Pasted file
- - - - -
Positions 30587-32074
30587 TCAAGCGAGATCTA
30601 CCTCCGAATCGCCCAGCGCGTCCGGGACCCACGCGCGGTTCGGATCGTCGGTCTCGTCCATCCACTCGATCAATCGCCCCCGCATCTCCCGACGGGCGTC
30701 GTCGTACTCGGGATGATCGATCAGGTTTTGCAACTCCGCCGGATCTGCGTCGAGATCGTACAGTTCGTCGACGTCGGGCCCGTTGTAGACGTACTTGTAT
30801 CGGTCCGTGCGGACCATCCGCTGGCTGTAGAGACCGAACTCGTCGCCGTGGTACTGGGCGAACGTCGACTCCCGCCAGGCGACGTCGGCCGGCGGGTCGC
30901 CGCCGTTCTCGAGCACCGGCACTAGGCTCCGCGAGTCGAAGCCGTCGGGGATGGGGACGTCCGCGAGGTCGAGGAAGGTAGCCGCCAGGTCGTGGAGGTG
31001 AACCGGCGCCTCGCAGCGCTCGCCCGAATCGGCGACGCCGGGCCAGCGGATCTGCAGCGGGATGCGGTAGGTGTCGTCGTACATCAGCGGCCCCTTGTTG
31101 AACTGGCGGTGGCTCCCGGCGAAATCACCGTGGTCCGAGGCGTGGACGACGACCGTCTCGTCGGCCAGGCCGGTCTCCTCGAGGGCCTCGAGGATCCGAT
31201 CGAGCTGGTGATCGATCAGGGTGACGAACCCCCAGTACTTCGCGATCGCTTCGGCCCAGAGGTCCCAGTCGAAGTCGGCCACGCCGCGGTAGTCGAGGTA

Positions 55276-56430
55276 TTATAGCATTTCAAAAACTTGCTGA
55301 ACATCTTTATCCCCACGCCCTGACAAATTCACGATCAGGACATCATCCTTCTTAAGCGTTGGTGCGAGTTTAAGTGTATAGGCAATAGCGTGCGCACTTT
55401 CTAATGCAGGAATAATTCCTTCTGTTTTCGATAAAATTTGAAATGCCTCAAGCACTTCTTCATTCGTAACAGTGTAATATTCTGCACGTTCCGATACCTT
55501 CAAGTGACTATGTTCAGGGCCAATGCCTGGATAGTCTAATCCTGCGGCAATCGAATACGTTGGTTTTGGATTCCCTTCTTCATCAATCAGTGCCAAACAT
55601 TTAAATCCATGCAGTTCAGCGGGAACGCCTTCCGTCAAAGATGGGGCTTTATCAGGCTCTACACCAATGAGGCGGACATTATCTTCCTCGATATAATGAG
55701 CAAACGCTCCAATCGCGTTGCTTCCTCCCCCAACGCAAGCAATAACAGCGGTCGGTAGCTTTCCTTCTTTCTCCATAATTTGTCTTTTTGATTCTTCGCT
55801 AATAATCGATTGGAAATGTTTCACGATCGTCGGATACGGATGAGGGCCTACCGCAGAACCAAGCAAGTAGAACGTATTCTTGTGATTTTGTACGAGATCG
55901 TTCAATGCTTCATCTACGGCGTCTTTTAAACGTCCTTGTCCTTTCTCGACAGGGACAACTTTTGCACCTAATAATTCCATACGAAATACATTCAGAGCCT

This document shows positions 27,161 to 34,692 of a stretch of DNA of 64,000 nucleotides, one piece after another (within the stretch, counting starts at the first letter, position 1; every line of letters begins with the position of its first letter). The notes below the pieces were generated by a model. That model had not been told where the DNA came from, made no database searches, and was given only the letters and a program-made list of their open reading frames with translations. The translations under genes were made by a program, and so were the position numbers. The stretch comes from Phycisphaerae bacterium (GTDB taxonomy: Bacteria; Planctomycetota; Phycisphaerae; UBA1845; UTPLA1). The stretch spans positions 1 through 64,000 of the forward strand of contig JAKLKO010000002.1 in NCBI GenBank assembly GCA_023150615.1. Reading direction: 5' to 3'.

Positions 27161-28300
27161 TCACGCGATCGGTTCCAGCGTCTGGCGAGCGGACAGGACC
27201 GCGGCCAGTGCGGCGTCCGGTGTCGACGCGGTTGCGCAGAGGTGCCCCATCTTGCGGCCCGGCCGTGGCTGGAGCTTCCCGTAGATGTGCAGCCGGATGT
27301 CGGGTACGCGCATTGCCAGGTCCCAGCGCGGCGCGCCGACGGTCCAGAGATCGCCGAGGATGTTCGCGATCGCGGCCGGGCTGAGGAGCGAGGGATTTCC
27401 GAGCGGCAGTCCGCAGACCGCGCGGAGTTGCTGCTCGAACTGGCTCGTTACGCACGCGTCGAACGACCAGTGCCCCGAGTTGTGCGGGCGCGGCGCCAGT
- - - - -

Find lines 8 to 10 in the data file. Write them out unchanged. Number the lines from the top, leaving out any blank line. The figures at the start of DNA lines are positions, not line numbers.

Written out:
31101 AACTGGCGGTGGCTCCCGGCGAAATCACCGTGGTCCGAGGCGTGGACGACGACCGTCTCGTCGGCCAGGCCGGTCTCCTCGAGGGCCTCGAGGATCCGAT
31201 CGAGCTGGTGATCGATCAGGGTGACGAACCCCCAGTACTTCGCGATCGCTTCGGCCCAGAGGTCCCAGTCGAAGTCGGCCACGCCGCGGTAGTCGAGGTA

Positions 55276-56430